Better digital citizenship – Be kind online

Do Not Feed the Troll, By Sam Fentress (traced to SVG by James Hales) CC-BY-SA-3.0 via Wikimedia Commons
Do Not Feed the Troll, By Sam Fentress (traced to SVG by James Hales) CC-BY-SA-3.0 via Wikimedia Commons
Digital citizenship quite rightly receives a lot of attention at the moment in schools. The focus tends to be on cyber-bullying and considering the consequences of kids’ digital footprints. This makes a lot of sense, but I wonder if we sometimes have the focus in the wrong place?

We focus on telling kids ‘be safe‘ but the message to all should be ‘make safe‘. Much like the misguided advice to given to women to stop them from being attacked, such as telling them how to dress, where to go and who to go with, we place too much responsibility on the victims to protect themselves and not enough on making the perpetrators of the problem accountable or in training people how to better behave. Particularly in the English classroom, I think we have a unique place to be able to offer guidelines for behaviour online that could help the next generation make the internet a safer space for all. One suggestion for better digital citizenship that often gets mentioned is: be kind. The list of 8 guidelines below suggests how students can be kind online.

A growing number of classes are producing their work on blogs for the world to see. This is a wonderful way to have the class extend beyond the four walls of the classroom. For the most part, this publishing is regarded as a way for students to share their work, but the stronger opportunity it provides is the way it encourages them to comment upon each other’s ideas.

On the internet, most of the time, ‘comment’ is the wrong verb to describe what we should aim for in online discourse. Too often, ‘comments’ are fired off from a distance where the true personal damage they cause is barely witnessed. ‘Comment’ implies making a considered and weighty pronouncement on an issue. Yet in the online battles that erupt around volatile issues, where the damage often happens, comments often come from a place of ignorance, bigotry or malice. Ignorance can be forgiven, but it must also be accounted for and corrected. Not knowing something is not shameful, but refusing to learn when the opportunity presents itself is.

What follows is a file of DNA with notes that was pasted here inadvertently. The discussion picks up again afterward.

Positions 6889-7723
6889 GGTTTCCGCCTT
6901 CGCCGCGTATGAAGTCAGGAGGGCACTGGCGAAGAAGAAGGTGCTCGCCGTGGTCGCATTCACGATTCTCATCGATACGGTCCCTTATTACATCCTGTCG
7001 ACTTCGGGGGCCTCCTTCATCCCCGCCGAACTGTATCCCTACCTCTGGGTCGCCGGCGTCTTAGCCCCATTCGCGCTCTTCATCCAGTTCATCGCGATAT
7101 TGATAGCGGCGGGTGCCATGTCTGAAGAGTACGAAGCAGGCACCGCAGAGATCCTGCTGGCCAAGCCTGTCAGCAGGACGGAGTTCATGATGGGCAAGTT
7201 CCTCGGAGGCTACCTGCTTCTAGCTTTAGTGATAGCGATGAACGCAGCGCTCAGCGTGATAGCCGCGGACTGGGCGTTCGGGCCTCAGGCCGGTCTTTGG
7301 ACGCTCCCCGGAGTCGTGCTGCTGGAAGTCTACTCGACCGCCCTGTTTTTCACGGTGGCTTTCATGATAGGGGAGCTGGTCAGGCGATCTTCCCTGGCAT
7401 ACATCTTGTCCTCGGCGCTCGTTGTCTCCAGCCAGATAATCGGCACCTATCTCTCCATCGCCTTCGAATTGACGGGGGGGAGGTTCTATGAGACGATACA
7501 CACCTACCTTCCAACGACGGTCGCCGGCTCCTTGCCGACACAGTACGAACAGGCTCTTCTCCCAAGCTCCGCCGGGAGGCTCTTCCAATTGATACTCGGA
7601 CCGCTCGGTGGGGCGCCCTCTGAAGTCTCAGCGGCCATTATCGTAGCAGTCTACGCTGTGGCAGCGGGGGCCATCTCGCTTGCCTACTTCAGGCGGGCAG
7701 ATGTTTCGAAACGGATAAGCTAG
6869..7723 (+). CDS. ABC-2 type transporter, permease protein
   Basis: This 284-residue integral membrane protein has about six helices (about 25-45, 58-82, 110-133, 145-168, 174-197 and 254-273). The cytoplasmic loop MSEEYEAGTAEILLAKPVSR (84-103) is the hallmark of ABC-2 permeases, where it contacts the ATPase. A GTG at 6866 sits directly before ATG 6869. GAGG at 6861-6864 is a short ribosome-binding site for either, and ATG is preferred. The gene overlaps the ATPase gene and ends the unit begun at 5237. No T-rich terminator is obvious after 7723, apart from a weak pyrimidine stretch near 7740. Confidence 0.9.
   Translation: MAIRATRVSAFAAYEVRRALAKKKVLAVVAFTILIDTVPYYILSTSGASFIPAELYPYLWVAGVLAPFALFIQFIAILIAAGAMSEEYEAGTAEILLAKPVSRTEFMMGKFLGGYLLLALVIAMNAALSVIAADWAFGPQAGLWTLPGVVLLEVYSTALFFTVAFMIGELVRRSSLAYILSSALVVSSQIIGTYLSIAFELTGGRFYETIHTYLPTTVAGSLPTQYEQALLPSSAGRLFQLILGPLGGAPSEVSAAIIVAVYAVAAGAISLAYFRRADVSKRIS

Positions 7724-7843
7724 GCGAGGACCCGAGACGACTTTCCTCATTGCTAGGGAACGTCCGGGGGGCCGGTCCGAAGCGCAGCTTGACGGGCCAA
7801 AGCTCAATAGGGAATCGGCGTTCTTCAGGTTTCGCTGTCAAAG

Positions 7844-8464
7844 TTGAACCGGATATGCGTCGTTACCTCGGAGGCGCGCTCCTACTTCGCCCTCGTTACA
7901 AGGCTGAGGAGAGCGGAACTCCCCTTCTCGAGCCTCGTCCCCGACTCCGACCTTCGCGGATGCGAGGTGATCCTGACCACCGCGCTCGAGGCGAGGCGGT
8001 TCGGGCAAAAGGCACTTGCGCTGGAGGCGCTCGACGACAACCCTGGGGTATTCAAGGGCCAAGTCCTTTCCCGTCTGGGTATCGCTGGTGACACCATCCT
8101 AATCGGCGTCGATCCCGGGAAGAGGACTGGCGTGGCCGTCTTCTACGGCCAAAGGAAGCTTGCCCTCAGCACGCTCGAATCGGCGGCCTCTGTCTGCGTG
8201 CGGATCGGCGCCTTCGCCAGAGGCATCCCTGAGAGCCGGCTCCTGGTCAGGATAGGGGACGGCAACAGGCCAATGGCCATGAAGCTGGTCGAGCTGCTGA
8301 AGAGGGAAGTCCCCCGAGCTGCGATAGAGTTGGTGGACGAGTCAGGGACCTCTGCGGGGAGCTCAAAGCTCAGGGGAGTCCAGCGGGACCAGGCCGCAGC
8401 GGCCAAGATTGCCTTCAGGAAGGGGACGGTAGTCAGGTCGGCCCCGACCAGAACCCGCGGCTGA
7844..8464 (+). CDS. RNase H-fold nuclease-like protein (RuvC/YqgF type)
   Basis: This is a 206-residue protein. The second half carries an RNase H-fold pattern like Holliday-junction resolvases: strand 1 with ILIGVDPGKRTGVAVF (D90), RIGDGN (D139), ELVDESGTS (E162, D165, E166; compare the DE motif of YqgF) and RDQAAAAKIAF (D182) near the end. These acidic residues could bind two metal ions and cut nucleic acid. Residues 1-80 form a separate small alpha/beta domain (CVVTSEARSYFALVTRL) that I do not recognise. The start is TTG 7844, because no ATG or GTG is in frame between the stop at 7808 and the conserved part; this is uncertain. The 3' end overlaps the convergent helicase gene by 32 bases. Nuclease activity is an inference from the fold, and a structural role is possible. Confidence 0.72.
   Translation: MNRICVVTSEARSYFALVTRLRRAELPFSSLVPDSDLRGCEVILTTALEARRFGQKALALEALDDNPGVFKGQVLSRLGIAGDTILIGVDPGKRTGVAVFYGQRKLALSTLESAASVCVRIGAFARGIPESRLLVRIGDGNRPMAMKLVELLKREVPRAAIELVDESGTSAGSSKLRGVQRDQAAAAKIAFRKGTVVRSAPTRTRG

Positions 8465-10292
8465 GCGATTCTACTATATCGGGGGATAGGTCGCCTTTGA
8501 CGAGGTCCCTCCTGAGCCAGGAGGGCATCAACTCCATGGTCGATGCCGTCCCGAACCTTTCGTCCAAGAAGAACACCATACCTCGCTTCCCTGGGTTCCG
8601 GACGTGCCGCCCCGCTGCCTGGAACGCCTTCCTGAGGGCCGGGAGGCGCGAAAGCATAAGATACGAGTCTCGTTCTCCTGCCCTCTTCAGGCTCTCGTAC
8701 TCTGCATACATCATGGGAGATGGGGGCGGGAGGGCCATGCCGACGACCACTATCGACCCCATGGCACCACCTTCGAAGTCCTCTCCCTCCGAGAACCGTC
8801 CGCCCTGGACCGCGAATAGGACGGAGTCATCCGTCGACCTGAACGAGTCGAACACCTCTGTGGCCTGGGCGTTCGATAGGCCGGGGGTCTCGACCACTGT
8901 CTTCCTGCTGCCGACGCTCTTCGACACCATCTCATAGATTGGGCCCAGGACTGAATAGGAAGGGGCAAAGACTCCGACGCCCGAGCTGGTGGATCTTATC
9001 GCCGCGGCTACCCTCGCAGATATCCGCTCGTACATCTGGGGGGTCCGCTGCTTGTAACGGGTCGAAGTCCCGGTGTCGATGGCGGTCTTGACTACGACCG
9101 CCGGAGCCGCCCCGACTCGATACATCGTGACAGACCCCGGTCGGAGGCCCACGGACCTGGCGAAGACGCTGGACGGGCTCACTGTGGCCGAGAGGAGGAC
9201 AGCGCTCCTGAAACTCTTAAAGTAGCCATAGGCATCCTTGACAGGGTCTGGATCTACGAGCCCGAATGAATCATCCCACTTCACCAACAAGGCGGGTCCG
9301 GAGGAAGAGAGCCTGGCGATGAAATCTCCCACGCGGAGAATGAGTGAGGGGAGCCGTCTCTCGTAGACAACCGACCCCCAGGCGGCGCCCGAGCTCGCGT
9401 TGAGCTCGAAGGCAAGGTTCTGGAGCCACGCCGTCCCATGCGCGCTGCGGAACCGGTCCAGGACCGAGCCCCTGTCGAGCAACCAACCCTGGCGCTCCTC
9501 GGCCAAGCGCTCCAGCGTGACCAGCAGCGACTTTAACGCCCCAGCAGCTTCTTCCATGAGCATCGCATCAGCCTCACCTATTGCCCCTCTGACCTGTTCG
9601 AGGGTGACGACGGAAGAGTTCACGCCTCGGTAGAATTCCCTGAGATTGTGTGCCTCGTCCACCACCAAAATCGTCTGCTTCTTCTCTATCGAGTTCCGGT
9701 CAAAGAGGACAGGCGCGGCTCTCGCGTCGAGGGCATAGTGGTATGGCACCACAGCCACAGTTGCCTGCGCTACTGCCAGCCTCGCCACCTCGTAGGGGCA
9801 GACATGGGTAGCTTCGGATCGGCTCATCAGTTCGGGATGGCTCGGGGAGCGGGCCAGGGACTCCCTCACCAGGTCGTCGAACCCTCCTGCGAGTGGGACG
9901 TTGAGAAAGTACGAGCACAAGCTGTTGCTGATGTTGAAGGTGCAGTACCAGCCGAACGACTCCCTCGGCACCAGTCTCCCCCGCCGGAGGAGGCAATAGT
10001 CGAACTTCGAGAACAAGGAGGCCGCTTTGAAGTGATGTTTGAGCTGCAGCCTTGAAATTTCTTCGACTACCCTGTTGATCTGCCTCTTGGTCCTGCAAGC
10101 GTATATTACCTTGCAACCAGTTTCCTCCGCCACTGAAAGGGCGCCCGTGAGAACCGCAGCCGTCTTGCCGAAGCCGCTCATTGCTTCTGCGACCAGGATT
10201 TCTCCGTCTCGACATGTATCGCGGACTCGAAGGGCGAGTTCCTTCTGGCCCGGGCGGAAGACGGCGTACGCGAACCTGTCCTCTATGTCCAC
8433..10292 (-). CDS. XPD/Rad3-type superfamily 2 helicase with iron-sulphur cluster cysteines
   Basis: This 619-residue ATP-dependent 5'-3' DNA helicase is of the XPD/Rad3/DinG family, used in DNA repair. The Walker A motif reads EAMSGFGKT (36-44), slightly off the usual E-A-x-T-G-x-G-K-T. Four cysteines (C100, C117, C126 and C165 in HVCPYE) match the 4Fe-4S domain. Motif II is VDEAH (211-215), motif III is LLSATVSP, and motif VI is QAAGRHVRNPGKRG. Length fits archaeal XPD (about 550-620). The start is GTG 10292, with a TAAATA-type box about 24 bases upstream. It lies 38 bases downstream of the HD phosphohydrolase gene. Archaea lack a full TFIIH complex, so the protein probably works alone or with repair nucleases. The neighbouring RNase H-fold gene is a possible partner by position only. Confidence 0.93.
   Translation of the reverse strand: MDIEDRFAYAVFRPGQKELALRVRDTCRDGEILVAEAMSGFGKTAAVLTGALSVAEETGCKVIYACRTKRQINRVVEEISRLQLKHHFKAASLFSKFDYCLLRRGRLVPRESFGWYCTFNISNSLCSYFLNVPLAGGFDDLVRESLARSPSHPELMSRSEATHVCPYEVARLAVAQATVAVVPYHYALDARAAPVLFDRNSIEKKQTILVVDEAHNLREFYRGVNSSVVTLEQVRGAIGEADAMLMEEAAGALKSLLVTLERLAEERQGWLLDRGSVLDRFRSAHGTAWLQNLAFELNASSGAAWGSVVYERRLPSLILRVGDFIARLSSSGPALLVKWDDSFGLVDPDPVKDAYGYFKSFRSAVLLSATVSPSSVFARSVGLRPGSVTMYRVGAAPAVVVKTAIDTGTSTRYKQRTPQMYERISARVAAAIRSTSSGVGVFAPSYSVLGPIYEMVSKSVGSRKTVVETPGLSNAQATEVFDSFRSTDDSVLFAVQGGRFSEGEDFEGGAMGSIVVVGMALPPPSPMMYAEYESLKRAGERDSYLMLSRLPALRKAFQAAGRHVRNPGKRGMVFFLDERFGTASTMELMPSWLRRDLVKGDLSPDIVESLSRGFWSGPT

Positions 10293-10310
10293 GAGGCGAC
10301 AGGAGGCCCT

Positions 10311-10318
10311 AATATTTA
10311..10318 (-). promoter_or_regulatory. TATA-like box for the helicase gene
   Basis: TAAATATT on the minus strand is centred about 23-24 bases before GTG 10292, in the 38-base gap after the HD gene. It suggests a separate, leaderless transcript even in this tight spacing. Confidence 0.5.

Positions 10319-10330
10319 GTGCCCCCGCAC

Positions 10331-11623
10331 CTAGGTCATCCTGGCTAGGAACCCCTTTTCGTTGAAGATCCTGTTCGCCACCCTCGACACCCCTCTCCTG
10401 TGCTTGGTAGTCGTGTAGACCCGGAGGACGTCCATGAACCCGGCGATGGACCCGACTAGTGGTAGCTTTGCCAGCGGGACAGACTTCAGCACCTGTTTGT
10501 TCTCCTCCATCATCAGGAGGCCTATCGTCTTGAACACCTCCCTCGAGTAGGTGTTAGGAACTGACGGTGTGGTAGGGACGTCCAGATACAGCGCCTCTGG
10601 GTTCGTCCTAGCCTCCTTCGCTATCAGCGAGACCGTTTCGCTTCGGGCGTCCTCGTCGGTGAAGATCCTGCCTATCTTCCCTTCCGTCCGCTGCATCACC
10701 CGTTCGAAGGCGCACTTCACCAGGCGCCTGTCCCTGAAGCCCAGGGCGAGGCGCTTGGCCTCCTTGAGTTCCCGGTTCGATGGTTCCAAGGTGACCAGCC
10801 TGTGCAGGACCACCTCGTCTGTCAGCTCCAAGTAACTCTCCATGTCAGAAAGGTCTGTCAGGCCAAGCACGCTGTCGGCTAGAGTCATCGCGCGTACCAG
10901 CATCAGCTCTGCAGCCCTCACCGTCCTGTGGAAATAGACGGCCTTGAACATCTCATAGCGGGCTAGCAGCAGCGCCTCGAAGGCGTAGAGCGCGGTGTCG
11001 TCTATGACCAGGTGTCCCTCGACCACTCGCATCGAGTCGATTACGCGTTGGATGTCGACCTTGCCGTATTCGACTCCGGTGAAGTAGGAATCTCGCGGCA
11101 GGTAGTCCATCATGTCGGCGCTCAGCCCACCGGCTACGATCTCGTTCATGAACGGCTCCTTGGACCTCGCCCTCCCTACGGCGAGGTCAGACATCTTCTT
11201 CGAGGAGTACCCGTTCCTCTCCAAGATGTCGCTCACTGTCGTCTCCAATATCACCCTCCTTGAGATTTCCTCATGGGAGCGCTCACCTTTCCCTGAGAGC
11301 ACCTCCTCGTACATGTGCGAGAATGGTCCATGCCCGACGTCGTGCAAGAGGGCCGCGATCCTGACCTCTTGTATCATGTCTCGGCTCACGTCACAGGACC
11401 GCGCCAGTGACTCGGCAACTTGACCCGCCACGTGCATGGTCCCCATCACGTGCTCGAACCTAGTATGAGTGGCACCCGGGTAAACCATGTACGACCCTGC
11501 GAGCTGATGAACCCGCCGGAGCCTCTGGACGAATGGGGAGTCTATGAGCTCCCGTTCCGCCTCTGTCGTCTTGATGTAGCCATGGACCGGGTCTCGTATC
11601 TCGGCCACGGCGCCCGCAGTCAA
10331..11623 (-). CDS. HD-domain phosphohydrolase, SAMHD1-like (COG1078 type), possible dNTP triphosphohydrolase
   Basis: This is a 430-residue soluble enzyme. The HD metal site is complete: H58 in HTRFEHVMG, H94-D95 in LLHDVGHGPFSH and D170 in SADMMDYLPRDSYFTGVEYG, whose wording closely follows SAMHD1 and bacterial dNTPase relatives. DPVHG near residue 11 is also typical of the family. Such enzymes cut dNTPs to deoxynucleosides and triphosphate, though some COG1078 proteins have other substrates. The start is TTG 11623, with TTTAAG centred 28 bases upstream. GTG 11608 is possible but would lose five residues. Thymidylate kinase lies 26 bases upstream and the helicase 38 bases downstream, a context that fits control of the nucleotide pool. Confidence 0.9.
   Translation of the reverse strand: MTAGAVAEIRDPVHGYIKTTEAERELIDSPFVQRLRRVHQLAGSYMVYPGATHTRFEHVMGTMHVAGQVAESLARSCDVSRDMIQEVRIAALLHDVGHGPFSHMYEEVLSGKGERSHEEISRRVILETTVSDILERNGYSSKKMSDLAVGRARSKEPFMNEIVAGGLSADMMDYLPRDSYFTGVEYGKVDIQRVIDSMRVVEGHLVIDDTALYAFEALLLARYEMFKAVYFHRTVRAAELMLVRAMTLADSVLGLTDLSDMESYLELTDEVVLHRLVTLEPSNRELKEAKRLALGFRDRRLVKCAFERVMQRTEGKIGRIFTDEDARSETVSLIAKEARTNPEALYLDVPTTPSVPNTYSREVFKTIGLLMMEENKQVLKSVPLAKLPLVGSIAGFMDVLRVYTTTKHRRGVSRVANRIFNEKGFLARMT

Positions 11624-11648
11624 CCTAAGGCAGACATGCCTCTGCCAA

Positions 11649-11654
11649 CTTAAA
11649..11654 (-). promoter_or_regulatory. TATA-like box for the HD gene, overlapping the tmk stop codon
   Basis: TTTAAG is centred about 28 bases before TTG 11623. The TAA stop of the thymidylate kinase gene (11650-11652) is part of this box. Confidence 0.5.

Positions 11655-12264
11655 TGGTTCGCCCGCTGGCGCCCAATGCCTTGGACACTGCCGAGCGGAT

It is all too easy to comment online, and as a result we filter out own thoughts too poorly. Here are some general guidelines to constraining your online comments in order to help keep the Internet a safe environment for all and a rigorous forum for important ideas. I’d like to see these ideas shared with students, and not only applied to the comments they leave on each other’s class work, but also carried into other fora, such as Reddit and the ever murky YouTube comments section.

Eight Guidelines for Commenting

  1. Do not respond when the only source for your opinion is your own emotional response, gut reaction, instinct or ‘common sense.’ Do rely upon trustworthy sources and consider alternative opinions from trustworthy sources when they exist.
  2. Do not engage if you are too emotionally invested to consider alternate viewpoints reasonably. Do attempt to honestly (and privately) explore the reason you have such a strong feeling about the issue.
  3. Listen carefully to people who claim to be adversely impacted by an issue, and do not respond with a knee-jerk reaction. Do ask what you could personally do to lessen the adverse impact they feel.
  4. Accept that somebody’s lived experience is more credible than something you did not experience first hand, regardless of how highly you think of the source of your information.
  5. Accept that people can have different lived experiences. One does not negate the another.
  6. Understand that your right to express an opinion does not come before somebody else’s right to be safe.
  7. Understand that your right to free speech does not mean somebody facilitating the discussion in which you are taking part has to accept, permit or validate everything you say. It only means you won’t be arrested unless you break a law with your speech.
  8. Ask questions only if you think you do not already know the answer. If you ask a question as a trap in order to catch someone in what you perceive to be a lie or false thinking, you are not asking the question in good faith. This may be ignored in some situations, but the better path to take is to only ask questions in good faith. Online discussions should not be about winning or scoring points, but about promoting knowledge.

This list grew out of my own observations of how online discussion around hot-topics such as race relations, feminism, religion, and politics always seem to go. I don’t think my list is exhaustive, so if you have suggestions to add, I’d love to hear them and happily amend the post where appropriate.

Related post: Modelling Good Digital Citizenship

Better digital citizenship – Be kind online